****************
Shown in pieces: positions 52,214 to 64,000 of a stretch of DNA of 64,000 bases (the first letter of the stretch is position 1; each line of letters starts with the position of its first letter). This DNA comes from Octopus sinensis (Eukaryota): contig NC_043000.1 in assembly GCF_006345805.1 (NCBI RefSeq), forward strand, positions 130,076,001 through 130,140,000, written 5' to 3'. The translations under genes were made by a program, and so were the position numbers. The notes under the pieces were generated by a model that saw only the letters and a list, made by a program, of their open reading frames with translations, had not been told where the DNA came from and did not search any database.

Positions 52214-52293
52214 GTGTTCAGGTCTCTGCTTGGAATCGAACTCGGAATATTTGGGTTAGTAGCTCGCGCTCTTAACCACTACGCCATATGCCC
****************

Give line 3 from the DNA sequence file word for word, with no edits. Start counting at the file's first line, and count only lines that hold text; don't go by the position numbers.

52214 GTGTTCAGGTCTCTGCTTGGAATCGAACTCGGAATATTTGGGTTAGTAGCTCGCGCTCTTAACCACTACGCCATATGCCC